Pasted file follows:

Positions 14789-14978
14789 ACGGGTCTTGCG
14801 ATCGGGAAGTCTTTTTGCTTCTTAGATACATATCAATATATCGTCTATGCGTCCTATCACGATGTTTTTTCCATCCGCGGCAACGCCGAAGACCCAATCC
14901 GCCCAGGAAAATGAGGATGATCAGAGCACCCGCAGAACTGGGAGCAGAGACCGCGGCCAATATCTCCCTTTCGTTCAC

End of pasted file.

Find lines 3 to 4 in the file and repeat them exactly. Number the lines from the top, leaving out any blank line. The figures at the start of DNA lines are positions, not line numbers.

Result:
14801 ATCGGGAAGTCTTTTTGCTTCTTAGATACATATCAATATATCGTCTATGCGTCCTATCACGATGTTTTTTCCATCCGCGGCAACGCCGAAGACCCAATCC
14901 GCCCAGGAAAATGAGGATGATCAGAGCACCCGCAGAACTGGGAGCAGAGACCGCGGCCAATATCTCCCTTTCGTTCAC